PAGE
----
After noticing a rather inflammatory video in my facebook feed, I decided to construct a response.
Throughout his monologue, Kasim Hafeez makes many statements that are either naive, ignorant, or just plain inaccurate. It is also perplexing that such material would be so casually thrown around in the social media realm after the recent wave of attacks against American Muslims.
Hafeez mentions his seemingly utopian visit to Israel, where he “didn’t see apartheid.” This could be because he didn’t bother traveling to the West Bank, where he would have witnessed segregated roads, segregated buses, Arab-only military checkpoints, discriminatory distribution of water and other resources, forced evictions, and demolition of Palestinian homes. Here is a very brief introduction to Israeli apartheid:
After reviewing the reports provided above, it becomes clear that apartheid exists in the West Bank, but even within Israel itself, not all citizens are equal.
Contrary to Hafeez’s statement, Israel did create the refugee crisis, according to the first-hand account of a former Israeli prime minister:
There are myriad additional sources documenting the Nakba. Denying this tragic event is a disservice to the hundreds of thousands of indigenous people who were either massacred or displaced indefinitely. In short, this is a different perspective on the Israel/ Palestine conflict:
Regarding the source of the original video
Just like “Trump University”, “Prager University” is not an actual university. It is a Zionist propaganda operation founded by Dennis Prager, a conservative pundit who has used an oversimplified worldview based on centuries-old Eurocentric and white supremacist notions to paint an entire group of people as savages. Even the Anti-Defamation League, which usually has a pro-Israel bias, has sharply condemned Prager for his outlandish bigotry.
Aside from the pro-Israel sentiments, another major theme of the video seems to be anti-Semitism, which has been a horrific scourge on human civilization for many centuries. One of the most prominent anti-Semites in history, Martin Luther, who greatly inspired the ideology of the Third Reich, advocated burning Jewish synagogues and schools, destroying Jewish homes, driving Jews out of their cities, and seemed to advocate murder when he said, “We are at fault in not slaying them.” He used words like “whore”, “devil”, and “swine” to describe members of the Jewish community in Germany circa 1546. Luther justified his views with the simple retort, “If they could kill us all, they would gladly do it.”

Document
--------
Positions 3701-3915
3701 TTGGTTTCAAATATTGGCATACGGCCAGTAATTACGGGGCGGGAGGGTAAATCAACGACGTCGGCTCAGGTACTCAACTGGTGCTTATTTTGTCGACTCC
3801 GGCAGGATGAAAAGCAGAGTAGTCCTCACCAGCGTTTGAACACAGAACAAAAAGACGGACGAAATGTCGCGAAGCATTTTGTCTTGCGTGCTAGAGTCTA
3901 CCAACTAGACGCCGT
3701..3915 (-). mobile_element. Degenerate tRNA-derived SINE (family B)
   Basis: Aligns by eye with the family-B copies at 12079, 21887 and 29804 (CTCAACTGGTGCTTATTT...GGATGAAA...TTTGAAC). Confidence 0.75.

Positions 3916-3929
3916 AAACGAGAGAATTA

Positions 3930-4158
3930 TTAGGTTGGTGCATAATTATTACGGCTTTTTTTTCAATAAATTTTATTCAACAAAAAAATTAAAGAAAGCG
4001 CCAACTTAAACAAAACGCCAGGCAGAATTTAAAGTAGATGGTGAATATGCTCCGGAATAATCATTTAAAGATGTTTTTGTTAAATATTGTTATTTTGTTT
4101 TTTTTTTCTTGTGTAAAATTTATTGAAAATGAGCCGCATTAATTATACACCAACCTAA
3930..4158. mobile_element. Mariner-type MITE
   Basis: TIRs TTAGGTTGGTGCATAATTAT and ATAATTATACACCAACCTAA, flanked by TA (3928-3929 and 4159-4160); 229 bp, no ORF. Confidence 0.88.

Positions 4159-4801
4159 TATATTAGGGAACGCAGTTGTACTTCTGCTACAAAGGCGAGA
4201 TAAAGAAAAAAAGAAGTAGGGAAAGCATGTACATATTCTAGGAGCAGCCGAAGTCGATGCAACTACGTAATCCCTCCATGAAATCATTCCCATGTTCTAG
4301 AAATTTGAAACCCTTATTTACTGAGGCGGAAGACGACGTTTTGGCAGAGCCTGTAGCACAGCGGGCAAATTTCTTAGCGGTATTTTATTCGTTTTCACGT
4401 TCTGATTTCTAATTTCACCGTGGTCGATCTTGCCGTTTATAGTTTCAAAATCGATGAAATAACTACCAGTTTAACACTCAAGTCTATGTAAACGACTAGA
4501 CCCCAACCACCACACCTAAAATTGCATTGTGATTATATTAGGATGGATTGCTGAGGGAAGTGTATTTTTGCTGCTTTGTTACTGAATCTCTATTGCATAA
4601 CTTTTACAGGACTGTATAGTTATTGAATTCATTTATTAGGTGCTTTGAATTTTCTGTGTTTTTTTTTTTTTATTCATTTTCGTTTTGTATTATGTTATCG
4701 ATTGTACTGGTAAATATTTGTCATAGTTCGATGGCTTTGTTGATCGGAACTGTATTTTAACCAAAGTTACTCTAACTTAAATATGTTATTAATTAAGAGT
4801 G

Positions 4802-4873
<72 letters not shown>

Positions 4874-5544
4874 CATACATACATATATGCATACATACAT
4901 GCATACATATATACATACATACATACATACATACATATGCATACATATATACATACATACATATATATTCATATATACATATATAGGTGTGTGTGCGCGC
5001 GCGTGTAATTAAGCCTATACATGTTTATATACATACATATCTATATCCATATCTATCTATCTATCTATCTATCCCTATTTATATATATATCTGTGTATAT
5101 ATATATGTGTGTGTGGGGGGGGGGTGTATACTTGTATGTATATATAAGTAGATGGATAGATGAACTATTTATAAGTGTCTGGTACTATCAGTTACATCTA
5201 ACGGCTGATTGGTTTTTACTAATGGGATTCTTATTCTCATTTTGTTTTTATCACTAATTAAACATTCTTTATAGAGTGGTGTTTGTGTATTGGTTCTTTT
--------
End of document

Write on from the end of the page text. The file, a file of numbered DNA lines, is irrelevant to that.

Dennis Prager made a strikingly similar statement when he said in 1985 that most Arabs would destroy Israel if given the opportunity (and has made many similar statements over the years).
Luther and Prager, separated by many centuries, employed hateful rhetoric to demonized an entire population of people. Although their respective targets were different, both were instances of religious extremists promoting tribalism and fear. It is also true that various Wahhabi clerics and fanatics of all stripes are guilty of the same. Anti-Semitism and anti-Muslim bigotry are plagues in our society and around the world, and are cut from the same xenophobic cloth. When pressed to “choose sides”, it seems we can choose the side of human dignity by refusing to paint groups with a broad brush, and by choosing love and openness over hate and fear.